In 1993, a brilliant, genre-defying book entitled The Marriage of Cadmus and Harmony was published in the United States, the first of Italian author and publisher Roberto Calasso’s works to be translated into English. Ostensibly a simple compendium of Greek myths, The Marriage of Cadmus and Harmony (originally published as Le nozze di Cadmo e Armonia, 1988) was in fact an imaginative reworking of these familiar stories. Calasso’s erudition was astonishing. He seemed to have read everything, ferreted out the most obscure variations of each tale, and consulted the scholarly exegeses of long-forgotten commentators. By means of a simple juxtaposition of related stories, Calasso coaxed new meanings from his material. He infused the ancient myths with an unmistakable sense of immediacy, so that the reader believed that this strange world of rape and revenge was in fact quite like our own.
Although universally praised by critics, Calasso’s book was impossible to classify. Academic in format, with bibliographic references to the major works of scholarship from antiquity to the 1990’s, it was nevertheless clearly not a typical dissertation. Calasso made no attempt to argue his points rationally. Instead he merely hinted at new readings and allowed the spatial organization of materials to suggest previously unnoticed parallels and counterpoints. On the other hand, a mosaic of extracts from mythological dictionaries with no discernible plot or clearly defined protagonist hardly qualifies as a novel. The Marriage of Cadmus and Harmony seemed to belong to a new, poorly defined fictional genre.
Although The Ruin of Kasch was published in the United States in 1994, in a translation by William Weaver and Stephen Sartarelli, it was actually written five years before The Marriage of Cadmus and Harmony and appeared in Italy in 1983. While the two works have narrative and structural similarities, The Ruin of Kasch is clearly a preliminary attempt at a form that came to perfection only in the later book.
The principal subject of The Ruin of Kasch is the career of French statesman and diplomat Charles-Maurice, Duc de Talleyrand Périgord (1754-1838), known simply as Talleyrand. It would be misleading, however, to describe the work as a biography, fictional or otherwise. No attempt is made to trace the course of Talleyrand’s life, to analyze his political decisions, or even to identify his friends and enemies. Instead Calasso records only a handful of emblematic incidents from Talleyrand’s long career, revealing “snapshots” that capture him with notable celebrities of the time, such as Napoleon or Madame Recamier, as if French history were a series of convenient “photo-ops.”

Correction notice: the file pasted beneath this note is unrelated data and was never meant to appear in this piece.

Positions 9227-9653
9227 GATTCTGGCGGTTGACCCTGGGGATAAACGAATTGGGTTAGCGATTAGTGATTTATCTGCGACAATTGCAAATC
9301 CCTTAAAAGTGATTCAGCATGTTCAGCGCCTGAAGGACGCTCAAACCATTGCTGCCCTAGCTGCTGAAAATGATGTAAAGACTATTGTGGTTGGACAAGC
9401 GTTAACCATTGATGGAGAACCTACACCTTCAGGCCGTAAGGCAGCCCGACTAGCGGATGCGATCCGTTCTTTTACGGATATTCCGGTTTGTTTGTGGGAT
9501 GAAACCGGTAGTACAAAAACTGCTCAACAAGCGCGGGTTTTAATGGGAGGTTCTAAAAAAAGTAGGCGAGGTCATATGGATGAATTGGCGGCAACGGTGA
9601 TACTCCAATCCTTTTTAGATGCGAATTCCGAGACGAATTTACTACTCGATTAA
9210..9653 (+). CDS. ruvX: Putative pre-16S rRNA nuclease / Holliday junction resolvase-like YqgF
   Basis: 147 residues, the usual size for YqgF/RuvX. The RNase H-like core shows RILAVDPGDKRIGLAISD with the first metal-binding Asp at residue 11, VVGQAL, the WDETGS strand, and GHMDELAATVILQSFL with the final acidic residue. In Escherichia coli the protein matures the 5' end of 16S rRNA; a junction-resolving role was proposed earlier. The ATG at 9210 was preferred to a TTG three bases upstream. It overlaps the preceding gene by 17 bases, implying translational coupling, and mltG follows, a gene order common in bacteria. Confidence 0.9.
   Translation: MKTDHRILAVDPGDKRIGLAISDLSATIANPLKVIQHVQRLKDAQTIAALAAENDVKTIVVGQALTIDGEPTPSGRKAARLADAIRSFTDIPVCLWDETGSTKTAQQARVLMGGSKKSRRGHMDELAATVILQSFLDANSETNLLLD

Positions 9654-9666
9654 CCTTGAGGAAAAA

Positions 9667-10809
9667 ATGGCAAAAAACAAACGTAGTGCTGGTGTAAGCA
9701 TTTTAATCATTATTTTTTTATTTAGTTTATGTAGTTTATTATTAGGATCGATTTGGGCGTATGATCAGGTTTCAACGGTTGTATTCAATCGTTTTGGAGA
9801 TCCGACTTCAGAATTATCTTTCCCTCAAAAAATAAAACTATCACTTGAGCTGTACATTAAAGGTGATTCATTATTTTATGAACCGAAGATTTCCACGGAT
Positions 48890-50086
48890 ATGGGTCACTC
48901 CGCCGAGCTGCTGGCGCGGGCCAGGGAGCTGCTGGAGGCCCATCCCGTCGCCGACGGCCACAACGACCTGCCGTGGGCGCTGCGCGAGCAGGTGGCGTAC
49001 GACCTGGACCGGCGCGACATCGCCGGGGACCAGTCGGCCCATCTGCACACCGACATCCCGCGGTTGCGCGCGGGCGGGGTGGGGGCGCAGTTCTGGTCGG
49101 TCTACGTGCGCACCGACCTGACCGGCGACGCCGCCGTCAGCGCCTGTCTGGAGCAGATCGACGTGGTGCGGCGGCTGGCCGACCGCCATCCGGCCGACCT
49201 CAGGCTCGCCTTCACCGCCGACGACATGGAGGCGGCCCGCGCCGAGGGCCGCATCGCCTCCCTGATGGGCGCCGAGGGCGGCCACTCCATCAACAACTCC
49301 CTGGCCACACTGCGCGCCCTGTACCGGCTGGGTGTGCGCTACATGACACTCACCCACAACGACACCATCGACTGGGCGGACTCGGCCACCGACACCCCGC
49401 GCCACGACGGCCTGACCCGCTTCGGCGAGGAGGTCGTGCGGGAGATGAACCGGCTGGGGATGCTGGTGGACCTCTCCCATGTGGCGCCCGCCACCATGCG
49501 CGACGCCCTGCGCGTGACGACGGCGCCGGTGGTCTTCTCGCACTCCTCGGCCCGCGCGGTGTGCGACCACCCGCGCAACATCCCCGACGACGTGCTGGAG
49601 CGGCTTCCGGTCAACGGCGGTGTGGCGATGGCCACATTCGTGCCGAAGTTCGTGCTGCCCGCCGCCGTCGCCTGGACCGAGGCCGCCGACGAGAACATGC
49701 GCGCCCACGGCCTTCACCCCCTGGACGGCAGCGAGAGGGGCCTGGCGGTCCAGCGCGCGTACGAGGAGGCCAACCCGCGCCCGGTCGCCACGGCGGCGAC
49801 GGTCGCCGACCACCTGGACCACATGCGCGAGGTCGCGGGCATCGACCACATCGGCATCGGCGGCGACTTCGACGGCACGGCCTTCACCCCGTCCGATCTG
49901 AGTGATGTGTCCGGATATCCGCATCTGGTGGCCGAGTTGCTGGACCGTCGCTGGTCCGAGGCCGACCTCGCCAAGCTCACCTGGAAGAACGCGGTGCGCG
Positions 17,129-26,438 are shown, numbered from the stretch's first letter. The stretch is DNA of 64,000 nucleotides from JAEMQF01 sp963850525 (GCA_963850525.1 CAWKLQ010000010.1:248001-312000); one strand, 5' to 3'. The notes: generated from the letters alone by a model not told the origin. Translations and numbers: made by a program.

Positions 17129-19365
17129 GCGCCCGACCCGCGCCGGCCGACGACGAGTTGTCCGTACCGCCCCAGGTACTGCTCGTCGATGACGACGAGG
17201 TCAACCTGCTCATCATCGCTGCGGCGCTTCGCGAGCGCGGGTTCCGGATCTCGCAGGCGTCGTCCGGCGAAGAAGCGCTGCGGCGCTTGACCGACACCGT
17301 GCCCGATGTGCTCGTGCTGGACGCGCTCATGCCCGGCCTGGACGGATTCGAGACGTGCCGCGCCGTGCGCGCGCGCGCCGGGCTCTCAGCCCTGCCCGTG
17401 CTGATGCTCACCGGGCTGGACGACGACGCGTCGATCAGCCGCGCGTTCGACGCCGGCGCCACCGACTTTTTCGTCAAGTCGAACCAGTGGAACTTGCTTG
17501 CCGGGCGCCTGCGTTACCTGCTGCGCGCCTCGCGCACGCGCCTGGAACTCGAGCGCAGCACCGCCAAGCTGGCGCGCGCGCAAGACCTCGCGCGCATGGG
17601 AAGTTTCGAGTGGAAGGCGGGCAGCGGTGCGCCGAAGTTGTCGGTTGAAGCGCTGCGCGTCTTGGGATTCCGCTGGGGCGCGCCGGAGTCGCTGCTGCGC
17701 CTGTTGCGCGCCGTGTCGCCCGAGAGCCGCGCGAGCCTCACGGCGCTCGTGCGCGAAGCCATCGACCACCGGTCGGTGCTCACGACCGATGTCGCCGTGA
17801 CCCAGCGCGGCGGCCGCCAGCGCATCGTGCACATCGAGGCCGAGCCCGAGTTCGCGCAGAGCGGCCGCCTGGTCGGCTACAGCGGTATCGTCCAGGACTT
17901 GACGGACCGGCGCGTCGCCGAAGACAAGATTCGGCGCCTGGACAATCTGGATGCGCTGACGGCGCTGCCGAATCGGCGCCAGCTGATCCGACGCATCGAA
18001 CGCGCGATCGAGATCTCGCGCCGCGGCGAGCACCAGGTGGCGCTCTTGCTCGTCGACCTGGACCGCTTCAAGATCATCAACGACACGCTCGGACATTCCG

Talleyrand has always been a controversial figure for historians. He is often regarded as an opportunist, an unprincipled, immoral sycophant who allied himself with whatever group was currently in power. Certainly, there is much to support this view. Before the Revolution, Talleyrand was an ordained priest who, apart from frequent dalliances with society women, devoted himself to defending the church’s traditional rights and privileges, including its extensive landholdings and its exemption from taxes. As a reward for these effective lobbying efforts, Talleyrand was appointed a bishop in 1788, on the very eve of the Revolution. At the historic national assembly convened in 1789, Talleyrand—sensing a drastic change in public opinion regarding the church—argued for nationalization of the church’s property, a complete reversal of his previous position. This action made him a revolutionary hero but also led to his immediate excommunication. Thereafter he devoted himself to secular politics.
Talleyrand wisely spent the dangerous years of the Terror in England and the United States, eventually returning to France to negotiate treaties in the wake of Napoleon’s various military campaigns and enriching himself with bribes in the process. Later this former friend of the Revolution assisted Napoleon in his bid to become emperor, then secretly allied himself with Russia and Austria against the empire and was instrumental in restoring the Bourbon monarchy. Toward the end of his life, he switched sides yet again, siding with liberal forces against Charles X, and was appointed ambassador to England in the bourgeois era that followed.
One of the attractions of this period of French history, for Calasso as well as most other historians, is that within a few short decades the country went through almost every form of government imaginable: from the monarchy of Louis XV to the revolutionary republic of Danton, from the Directory to the protofascist empire, and finally to a restoration of monarchy. The French Revolution is seen, by both its champions and its critics, as the beginning of the modern era. Clearly, it is the Revolution’s contemporary relevance that most appeals to Calasso.
At the center of the book, both physically and symbolically, is the parable of the ruin of the city of Kasch, the source of the book’s title. As described in anthropologist Leo Frobenius’ writings, Kasch was an ancient city ruled by a succession of kings. Astrologers studied the stars each night to discover the precise moment when the reigning king should be put to death and a new king appointed. Then a storyteller arrived in the city; so entertaining was he that the astrologers neglected their nightly watch to hear his...
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